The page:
TECHNOLOGY OF SHORT-STAPLE SPINNING | 4/12/2011

T ABLE 2 O PEANING DEVICES

T ABLE 3 O PENING V ARIANTS

F IGURE 13D EPENDENCE OF DEGREE OF OPENING UPON THROUGHPUT ; A, DEGREE OF OPENING ( FLOCK WEIGHT , MG ); B, MATERIAL THROUGHPUT ( KG / H )

F IGURE 14I NCREASE IN THE

DEGREE OF OPENING FR OM MACHINE TO MACHINE IN A CERTAIN BLOWROOM ; A, DEGREE OF OPENING , FLOCK WEIGHT IN G / FLOCK ; B, MACHINE PASSAGES ; V, FEED MATERIAL ; M1M5, MACHINES 1-5.

TECHNOLOGY OF SHORT-STAPLE SPINNING | 4/12/2011

F IGURE 15­ I DEAL FORM OF THE OPENING CURVE ( GREEN LINE ) IN AN OLDER BLOWROOM ; A, DEGREE OF OPENING , FLOCK WEIGHT IN G / FLOCK ; B, MACHINE PASSAGES ; M1-M5, MACHINES 1-5. I T IS CLEARLY APPARENT THAT MACHINES 4, 5 AND 6 ARE SUPERFLUOUS ; IN MODERN LINES , THEY SHOULD BE

Intensity of Opening

The intensity of opening is dependent amongst other things on the following: Raw material:

thickness of the feed; density of the feed; fiber coherence; fiber alignment; size of flocks in the feed.

Machines/devices:

TECHNOLOGY OF SHORT-STAPLE SPINNING | 4/12/2011

type of feed - loose or clamped; form of feeding device; type of opening device; type of clothing; point density of clothing; arrangement of pins, needles, teeth, etc., on the surface, i.e. aligned or staggered; spacing of the clamping device from the opening device.

Speeds: speed of the devices; throughput speed of the material.

Ambient conditions: humidity; temperature.

General Consideration Regarding Opening and Cleaning

The degree of cleaning cannot be better than the degree Accordingl y, the following should be noted: Dirt can be removed practicall y onl y from surfaces. New surfaces must therefore be created continuousl y. of opening.

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The form of the opening machine must therefore be adapted to the degree of opening already achieved. The Type and degree of opening devices should b ecome continuall y finer, i.e. within the blowroom line; a specific machine is required at each position. The degree of cleaning is linearl y dependent upon the degree of opening. Newl y exposed surfaces should as far as possible be cleaned immediatel y. This means that each opening step should be followed immediatel y by a cleaning step without intervening transport, during which the surfaces would be covered up again and would require re -exposure. Ideall y the opening and cleaning machines should form a uni t. A high degree of opening in the blowroom facilitates cleaning in the carding room. A high degree of opening out in the blowroom reduces shortening of staple at the cards. Opening and cleaning of cotton on onl y one (universal) opening machine is very difficult owing to the requirement for continual improvement of the degree of opening. On the other hand, each machine in the line represents often considerable stress on the fibers. Aside from economy, therefore, qualit y considerations indicate the smallest possible number of machine passages in the blowroom. Feeding of flocks in a clamped condition gives an intensive but usuall y not very gentle opening action. Feeding in a loose condition gives gentle, but not very intensive opening. Opened flocks should approach as closely as possible a spherical shape. Long narrow flocks lead to entanglements during rolling movements and pneumatic transport. Finall y, they form neps. Narrow setting of the feed device relative to the roller increases the degree of opening, but also the stress on the material.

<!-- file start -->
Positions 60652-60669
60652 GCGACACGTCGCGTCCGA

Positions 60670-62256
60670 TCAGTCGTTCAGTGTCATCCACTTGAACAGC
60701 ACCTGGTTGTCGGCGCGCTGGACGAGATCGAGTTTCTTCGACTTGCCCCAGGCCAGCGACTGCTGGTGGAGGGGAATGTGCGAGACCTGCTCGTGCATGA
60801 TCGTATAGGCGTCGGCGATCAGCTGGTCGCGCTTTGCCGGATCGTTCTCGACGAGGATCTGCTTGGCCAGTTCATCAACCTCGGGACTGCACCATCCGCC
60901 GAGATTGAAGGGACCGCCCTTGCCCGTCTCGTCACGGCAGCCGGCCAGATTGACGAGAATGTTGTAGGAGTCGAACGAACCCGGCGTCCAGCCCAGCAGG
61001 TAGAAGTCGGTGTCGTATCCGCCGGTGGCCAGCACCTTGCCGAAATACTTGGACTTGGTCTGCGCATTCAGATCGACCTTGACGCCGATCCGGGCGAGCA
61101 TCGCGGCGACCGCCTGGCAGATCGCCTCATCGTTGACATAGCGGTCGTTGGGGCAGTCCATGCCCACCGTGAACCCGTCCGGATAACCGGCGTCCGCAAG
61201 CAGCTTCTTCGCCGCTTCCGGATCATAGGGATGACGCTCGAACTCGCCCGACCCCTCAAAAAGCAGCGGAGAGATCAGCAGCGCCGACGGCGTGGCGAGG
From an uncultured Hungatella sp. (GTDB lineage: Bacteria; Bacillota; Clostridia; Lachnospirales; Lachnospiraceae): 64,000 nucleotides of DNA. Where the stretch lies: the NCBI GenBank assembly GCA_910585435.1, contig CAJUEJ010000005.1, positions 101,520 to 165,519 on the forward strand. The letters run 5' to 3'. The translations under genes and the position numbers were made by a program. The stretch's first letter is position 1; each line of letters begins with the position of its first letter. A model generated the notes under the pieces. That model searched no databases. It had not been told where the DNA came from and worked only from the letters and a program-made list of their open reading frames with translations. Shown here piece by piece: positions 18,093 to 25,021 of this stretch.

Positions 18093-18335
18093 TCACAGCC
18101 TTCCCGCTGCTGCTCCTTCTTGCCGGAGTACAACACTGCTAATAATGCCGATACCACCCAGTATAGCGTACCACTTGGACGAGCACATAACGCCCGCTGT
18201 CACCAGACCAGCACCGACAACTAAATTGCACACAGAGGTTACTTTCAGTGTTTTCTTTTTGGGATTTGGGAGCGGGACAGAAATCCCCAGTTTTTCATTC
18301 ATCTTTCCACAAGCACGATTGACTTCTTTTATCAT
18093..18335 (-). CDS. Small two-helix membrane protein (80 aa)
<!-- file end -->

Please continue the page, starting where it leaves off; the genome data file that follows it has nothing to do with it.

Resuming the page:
CARDING

The Purpose of Carding

Chiefly, carding should separate the flocks into individual fibers. Additionally, carding results in cleaning, reduction of neps, aligning, blending, and elimination of some short fibers. The elimination of short fibers must, however, be viewed in proportion. The main eliminated material is in the flat strips. Assuming flat waste at 1 to 2%, with about half in the form of short fibers there is such a minor percentage of short fiber elimination that it could hardly be measured with the current coarse staple measuring equipment. The operation of carding is performed with the aid of oppositely disposed sets of teeth or small wire hooks.

Clothing Arrangements

Carding disposition The teeth face in opposite directions (Fig. 16). This is the typical arrangement between the main cylinder and the flats, and also between the main cylinder and the doffer. In order to enable carding to take place, v1 must be greater than v2 or v2 must be in the opposite direction to v1. In this action, the fibers are drawn apart, separated, and aligned.

F IGURE 16C ARDING D ISPOSITION

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Doffing disposition The teeth of both clothing surfaces face in the same direction (Fig. 17). This arrangement is typical of the licker-in/main cylinder region. Here there is a deliberate transfer of material from one clothing surface to another, but v1 must be greater than v2(feeding clothing).

Forces Acting on a Fiber

F IGURE 18 D OFFING DISPOSITION

Carding disposition If a fiber is held by friction at its ends on two teeth that are moving apart, tensile forces F act on the fiber in the axial direction owing to the drag from both sides (Fig. 18). Since the fibers are held on inclined surfaces, this tensile force can be

F IGURE 178 F ORCES ACTING ON FIBE R DISPOSITION